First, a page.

Antibiotic prescribing in patients who presented to the emergency department with dog bites: A descriptive review of current practice

Megan Baxter, Kerina J. Denny, Gerben Keijzers*

*Corresponding author for this work

Research output: Contribution to journalArticleResearchpeer-review

Abstract

Objective: 

To describe the current practice of prophylactic antibiotic prescribing for patients presenting to the ED with a dog bite, and compare management against existing guidelines. 

Methods: 

We performed a descriptive retrospective study on all consecutive patients who presented to one tertiary teaching hospital and one regional district hospital in Southeast Queensland between 1 July 2017 and 30 June 2018 with a presentation of a dog bite. Data on demographics and management were collected from the electronic medical record using a standardised data collection tool. Risk factors supporting prophylaxis were taken from the electronic Therapeutic Guidelines.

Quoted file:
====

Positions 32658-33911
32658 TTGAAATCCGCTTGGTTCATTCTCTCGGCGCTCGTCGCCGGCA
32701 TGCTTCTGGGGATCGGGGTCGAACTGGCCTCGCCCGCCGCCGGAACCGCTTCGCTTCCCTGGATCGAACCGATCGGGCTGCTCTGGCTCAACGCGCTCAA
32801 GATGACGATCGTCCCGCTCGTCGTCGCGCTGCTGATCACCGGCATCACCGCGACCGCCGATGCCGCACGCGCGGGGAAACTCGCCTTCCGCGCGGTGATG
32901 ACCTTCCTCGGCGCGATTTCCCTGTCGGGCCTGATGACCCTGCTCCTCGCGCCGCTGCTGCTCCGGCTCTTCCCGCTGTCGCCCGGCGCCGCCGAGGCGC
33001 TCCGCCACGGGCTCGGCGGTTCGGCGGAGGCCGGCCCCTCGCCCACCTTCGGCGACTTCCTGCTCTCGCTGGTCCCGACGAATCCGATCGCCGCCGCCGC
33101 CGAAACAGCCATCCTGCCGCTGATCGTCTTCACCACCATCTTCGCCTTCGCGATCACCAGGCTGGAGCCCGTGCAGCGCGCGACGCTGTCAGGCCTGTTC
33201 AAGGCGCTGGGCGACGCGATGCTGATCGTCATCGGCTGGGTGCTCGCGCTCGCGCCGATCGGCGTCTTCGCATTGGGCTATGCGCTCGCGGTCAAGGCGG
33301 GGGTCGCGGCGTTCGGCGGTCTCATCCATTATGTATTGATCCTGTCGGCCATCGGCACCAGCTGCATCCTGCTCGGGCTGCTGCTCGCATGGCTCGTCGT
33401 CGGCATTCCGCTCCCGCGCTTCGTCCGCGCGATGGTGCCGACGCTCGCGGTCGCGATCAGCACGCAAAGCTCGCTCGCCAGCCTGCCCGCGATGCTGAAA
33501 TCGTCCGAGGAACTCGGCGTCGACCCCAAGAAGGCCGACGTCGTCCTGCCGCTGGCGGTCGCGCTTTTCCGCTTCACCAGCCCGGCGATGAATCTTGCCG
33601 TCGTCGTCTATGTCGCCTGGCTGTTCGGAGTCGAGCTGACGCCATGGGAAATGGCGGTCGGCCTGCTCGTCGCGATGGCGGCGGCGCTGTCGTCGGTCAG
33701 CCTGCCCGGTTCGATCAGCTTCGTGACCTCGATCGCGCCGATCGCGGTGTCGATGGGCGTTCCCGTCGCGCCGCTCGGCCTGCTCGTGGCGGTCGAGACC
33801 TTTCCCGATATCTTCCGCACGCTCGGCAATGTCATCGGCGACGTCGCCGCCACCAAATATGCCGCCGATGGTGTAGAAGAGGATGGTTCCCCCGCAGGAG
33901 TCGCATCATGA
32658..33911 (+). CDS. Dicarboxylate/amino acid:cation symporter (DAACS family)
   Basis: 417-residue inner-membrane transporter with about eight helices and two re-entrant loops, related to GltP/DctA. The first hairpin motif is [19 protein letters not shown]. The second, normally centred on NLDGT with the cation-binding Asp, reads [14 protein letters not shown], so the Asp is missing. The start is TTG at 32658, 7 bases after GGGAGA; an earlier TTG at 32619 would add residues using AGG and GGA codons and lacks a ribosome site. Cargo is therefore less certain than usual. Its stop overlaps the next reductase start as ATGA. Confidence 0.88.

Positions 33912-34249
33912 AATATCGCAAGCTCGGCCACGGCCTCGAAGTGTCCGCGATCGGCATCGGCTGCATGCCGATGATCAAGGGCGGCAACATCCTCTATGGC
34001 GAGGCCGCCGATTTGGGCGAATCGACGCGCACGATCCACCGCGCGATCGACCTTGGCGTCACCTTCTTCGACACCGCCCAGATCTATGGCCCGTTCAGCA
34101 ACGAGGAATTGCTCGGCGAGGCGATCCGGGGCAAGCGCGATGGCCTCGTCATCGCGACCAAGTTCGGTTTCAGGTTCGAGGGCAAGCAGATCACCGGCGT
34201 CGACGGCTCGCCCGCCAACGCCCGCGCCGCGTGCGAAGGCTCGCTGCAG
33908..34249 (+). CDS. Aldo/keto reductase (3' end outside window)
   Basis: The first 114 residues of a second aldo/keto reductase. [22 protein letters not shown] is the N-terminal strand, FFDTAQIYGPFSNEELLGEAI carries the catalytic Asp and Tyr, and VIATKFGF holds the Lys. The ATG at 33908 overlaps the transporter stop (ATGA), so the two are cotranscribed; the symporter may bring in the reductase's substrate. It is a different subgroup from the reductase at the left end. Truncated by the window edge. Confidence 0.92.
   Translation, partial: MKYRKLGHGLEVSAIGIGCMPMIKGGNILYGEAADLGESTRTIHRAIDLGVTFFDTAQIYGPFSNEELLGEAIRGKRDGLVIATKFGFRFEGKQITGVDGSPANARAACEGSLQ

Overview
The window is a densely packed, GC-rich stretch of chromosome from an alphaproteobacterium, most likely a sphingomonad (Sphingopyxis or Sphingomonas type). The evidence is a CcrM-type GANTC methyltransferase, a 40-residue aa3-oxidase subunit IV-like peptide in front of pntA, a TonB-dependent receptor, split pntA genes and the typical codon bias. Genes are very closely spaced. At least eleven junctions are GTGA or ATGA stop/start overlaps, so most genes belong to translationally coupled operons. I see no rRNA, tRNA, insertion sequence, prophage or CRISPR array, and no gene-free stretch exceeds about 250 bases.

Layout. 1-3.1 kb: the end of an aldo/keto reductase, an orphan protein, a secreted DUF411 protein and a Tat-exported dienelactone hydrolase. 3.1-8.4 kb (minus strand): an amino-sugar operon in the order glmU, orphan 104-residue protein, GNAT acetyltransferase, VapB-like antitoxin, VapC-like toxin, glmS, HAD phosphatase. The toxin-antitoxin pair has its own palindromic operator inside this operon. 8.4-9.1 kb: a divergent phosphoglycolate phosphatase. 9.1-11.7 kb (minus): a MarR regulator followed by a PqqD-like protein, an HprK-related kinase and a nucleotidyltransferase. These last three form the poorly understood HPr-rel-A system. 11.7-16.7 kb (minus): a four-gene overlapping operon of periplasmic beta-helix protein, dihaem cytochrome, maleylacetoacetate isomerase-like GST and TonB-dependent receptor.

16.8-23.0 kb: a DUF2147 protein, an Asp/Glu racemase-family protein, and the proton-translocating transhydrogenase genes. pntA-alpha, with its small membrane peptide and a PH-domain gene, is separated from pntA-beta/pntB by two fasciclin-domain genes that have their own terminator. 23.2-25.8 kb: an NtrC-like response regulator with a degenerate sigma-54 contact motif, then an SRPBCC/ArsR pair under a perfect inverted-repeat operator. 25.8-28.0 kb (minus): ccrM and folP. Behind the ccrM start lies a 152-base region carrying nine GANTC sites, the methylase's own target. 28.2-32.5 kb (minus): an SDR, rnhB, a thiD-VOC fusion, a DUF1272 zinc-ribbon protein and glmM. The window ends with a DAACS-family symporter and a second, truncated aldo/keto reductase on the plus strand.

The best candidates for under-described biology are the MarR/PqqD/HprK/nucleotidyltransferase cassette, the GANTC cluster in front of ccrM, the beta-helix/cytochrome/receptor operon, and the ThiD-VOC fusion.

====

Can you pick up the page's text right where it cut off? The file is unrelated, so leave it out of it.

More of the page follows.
Results: 

Of the 336 patients included for analysis, 299 received antibiotics, of which 23 were for established infection. A total of 276 (82% of overall cohort) received a prescription for prophylactic antibiotics, either in hospital (ED or admitting ward) and/or on discharge. Of the 178 patients who received prophylactic antibiotics in hospital, 91 (51.1%) received intravenous antibiotics. Of the patients who presented to ED without a previously established infection 271 (86.6%) received prophylactic antibiotics on discharge. Over one quarter (27.5%) of patients who were given prophylactic antibiotics did not meet any high-risk factors as outlined in guidelines. 

Conclusion: 

Prophylactic antibiotics are extensively used for patients with dog bites. There is scope to rationalise antibiotic use and route of antibiotic administration in patients with dog bites.

Original languageEnglish
JournalEMA - Emergency Medicine Australasia
DOIs
Publication statusE-pub ahead of print - 20 Jan 2020

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